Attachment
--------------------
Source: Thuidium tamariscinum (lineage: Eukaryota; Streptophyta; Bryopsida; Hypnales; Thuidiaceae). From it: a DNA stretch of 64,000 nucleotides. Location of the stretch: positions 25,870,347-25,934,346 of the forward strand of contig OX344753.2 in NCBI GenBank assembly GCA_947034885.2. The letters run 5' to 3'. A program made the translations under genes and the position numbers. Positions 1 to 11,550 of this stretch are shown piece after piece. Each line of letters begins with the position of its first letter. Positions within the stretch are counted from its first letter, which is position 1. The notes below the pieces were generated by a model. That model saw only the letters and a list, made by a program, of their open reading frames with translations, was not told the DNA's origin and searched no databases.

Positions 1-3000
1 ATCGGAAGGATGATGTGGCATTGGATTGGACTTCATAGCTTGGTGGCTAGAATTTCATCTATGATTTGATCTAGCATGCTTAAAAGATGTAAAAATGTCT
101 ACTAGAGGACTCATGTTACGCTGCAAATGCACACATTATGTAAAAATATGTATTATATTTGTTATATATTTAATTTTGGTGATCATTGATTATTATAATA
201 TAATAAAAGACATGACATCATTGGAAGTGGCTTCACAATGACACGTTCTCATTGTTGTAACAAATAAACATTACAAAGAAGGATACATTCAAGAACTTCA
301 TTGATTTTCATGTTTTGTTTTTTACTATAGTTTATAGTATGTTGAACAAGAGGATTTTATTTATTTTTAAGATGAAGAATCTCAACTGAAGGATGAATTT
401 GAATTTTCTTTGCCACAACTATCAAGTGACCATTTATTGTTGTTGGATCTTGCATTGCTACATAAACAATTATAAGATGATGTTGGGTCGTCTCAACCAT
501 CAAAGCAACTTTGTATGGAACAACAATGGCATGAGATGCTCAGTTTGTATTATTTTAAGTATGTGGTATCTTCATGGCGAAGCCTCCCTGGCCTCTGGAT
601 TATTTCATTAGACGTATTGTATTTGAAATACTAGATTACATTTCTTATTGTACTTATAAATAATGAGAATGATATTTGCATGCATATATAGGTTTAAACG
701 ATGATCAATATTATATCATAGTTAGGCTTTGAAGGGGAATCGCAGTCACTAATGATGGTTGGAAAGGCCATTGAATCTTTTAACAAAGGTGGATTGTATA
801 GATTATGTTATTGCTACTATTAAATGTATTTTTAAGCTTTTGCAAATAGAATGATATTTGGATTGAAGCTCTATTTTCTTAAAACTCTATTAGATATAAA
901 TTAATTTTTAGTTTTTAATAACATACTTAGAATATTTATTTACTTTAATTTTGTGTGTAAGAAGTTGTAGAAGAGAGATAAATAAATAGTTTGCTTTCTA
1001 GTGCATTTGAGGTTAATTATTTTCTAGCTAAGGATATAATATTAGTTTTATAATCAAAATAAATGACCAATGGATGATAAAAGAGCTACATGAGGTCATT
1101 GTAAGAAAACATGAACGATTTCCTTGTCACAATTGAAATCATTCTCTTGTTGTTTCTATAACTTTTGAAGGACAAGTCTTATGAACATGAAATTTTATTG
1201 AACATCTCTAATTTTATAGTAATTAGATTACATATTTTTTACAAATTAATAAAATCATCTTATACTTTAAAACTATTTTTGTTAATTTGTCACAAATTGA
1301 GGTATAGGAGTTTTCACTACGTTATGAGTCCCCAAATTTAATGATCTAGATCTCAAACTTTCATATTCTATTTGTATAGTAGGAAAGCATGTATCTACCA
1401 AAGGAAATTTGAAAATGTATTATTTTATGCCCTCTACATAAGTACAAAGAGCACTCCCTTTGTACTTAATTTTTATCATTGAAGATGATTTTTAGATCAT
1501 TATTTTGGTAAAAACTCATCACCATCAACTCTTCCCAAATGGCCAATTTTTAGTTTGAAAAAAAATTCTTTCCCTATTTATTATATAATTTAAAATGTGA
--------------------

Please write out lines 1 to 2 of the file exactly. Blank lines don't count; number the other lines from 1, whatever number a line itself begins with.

Source: Thuidium tamariscinum (lineage: Eukaryota; Streptophyta; Bryopsida; Hypnales; Thuidiaceae). From it: a DNA stretch of 64,000 nucleotides. Location of the stretch: positions 25,870,347-25,934,346 of the forward strand of contig OX344753.2 in NCBI GenBank assembly GCA_947034885.2. The letters run 5' to 3'. A program made the translations under genes and the position numbers. Positions 1 to 11,550 of this stretch are shown piece after piece. Each line of letters begins with the position of its first letter. Positions within the stretch are counted from its first letter, which is position 1. The notes below the pieces were generated by a model. That model saw only the letters and a list, made by a program, of their open reading frames with translations, was not told the DNA's origin and searched no databases.

Positions 1-3000